No other continent has as many smokers as Europe: 28% of Europeans smoke tobacco – the global average is 21%. Most, if not all of them, have tried to quit at least once. Including E&M editor Laura Worsch. Now over two months tobacco-free, she recounts how Allen Carr’s 650-page manual and focusing on her health helped her do it.
I am not what you would call a heavy smoker. Still, I have been smoking consistently for about eight years. At my peak times, I smoked some ten cigarettes a day, especially during holidays and long summer nights, sitting by a river with my friends, or in a bar, watching the sunset, drinking a glass of wine, beer, or a cocktail. What makes this image perfect for me is the cigarette in my hand.
At the beginning of this article, I am still smoking. I need to start this while I still smoke, partly because I do not want to look back once I have stopped, and partly because this article is meant to inspire other smokers who would like to quit. Don’t get me wrong – writing this, I neither want to convince anyone to quit nor could I. But maybe some of you have played with the thought of quitting and for sure all you smokers out there rationally know that it is about time to quit. So, I invite you to join in on my journey to freedom.
Recently, I only smoke when it gets dark outside. This was not a conscious decision. During daytime, I never even think of smoking. But at night, I sit on my balcony, puffing four cigarettes in a row while drinking hot punch and watching a series. This is how I relax. I look at the trees in front of my balcony and feel at peace.
Still, I know something has to change. More often, I wake up having a headache even though I did not drink alcohol the night before. I recognize shortness of breath, fatigue, and restlessness whenever I find myself in a situation where I cannot smoke. I feel guilty in the company of non-smokers. At the end of last summer, I was ready to start quitting. I just do not know where to begin.
There are as many ways to quit smoking as there are reasons – some people set a date (after graduating, on my birthday, on New Year’s Eve), some gradually reduce cigarettes or consider themselves ‘casual smokers’ and therefore not addicted to cigarettes. It bothers me to see how they struggle, and at the same time, becoming a casual smoker has been my ideal for a long time. They still want to smoke, only they rationally decide against it. Allen Carr calls this the ‘Willpower Method’: They have stopped smoking but never got rid of their addiction. I for my part do not want to quit and then still have to constantly fight the urge to smoke again.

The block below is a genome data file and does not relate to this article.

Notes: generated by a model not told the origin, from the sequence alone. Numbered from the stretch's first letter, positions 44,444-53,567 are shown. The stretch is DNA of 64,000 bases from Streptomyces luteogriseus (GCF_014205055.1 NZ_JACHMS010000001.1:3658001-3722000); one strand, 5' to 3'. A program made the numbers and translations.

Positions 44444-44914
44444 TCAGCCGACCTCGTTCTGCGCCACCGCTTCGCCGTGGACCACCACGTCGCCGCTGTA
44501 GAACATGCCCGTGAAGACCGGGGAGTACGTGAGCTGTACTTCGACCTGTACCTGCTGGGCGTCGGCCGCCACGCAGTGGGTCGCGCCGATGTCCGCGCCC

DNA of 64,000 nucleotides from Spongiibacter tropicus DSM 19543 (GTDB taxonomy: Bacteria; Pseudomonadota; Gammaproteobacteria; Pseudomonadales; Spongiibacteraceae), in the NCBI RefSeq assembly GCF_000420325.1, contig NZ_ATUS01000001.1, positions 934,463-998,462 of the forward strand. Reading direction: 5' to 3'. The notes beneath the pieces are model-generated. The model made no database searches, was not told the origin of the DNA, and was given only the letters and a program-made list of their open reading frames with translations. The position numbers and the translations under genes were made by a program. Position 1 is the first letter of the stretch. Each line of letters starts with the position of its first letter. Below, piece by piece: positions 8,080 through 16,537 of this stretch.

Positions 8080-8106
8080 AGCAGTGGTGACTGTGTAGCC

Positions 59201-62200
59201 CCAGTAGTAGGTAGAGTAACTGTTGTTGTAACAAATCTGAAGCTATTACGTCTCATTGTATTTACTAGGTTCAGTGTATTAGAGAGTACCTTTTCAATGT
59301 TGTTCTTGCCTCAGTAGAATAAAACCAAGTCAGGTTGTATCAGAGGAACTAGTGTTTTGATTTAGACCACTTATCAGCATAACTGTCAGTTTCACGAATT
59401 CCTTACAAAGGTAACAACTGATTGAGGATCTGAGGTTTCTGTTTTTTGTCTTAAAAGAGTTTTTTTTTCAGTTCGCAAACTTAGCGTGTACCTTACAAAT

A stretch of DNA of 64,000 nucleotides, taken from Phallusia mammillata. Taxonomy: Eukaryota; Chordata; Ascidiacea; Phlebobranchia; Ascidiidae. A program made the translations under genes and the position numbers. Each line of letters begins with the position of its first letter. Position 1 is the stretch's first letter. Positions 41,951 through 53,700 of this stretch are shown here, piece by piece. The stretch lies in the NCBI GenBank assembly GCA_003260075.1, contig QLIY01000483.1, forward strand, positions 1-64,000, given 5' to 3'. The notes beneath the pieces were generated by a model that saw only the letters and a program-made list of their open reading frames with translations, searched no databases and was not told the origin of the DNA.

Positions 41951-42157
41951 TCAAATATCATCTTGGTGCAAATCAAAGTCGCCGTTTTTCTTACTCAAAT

One among the many methods of how to quit smoking comes from Allen Carr. The British author was a heavy smoker most of his life. Eventually, he figured out a method to quit smoking without ever feeling the urge to smoke again, without even feeling sorry about having quit. Through his books and seminars, he has helped hundreds of thousands of smokers worldwide to quit smoking. Carr nonetheless died of lung cancer in 2006.
But my wish to stop smoking has been replaced by a firm plan and intention to do so.
I started reading his 650-pages-book The Only Way to Stop Smoking Permanently in September 2020. Carr’s method made me realize several aspects: first, he helped me see that I did not want to smoke anymore. I might have started reading with the wish to quit smoking, but I was far from convinced. For the record, even at page 517, I am not completely convinced. But my wish to stop smoking has been replaced by a firm plan and intention to do so. I do not wish to quit, I will quit. This is the second aspect of Carr’s argumentation that helps build up the self-confidence that is needed to take this step. Still, I am afraid that I won’t make it. All Allen Carr asks of a reader is to give his method a chance. If it does not work, he says, I could always go back to smoking, no harm done. Plus, he explicitly says not to stop smoking before reaching a certain point in the book. Hence, I will give him a chance.
Understanding the nicotine trap
The nicotine trap, according to Carr, is so clever that we initially do not even realize we are already caught in it. The image of smoking as something that potentially harms you but also offers relaxation and fun is held up by the cigarette industry, media, movie industry, and society itself, smokers and non-smokers alike. Smoking is depicted as a bad habit but still not as the addiction and disease it truly is. This is also why smokers think it is so hard to stop, as Carr explains: “The main reason that smokers find it difficult to quit is that they believe that they are giving up a genuine pleasure or crutch. It is absolutely essential to understand that there is nothing to ‘give up’.”
The one thing I dread to ‘give up’ is the social aspect of smoking. I have spent hours and hours on a balcony somewhere with my friends, smoking and talking whole nights through. For a long time, this image struggles with Carr’s arguments. Only slowly, my confidence in Carr’s method (and in myself) grows. Sometimes I pause reading for two weeks, and sometimes I disagree with him and re-read chapters until in the end I have to admit that he was right all along. I wait for a long time to learn what his method is about, until half-way through the book, I understand that the book is the method: by dealing with my addiction over a longer period, it slowly starts to sink in that there is truly nothing good about smoking. It can give me nothing compared to what it takes from me. What we, as smokers, need to realize is that cigarettes have no added value. They do not make you high like marihuana does. They do not put you in a celebratory or exhilarated mood like alcohol does (sometimes). Their sole impact is a harming one.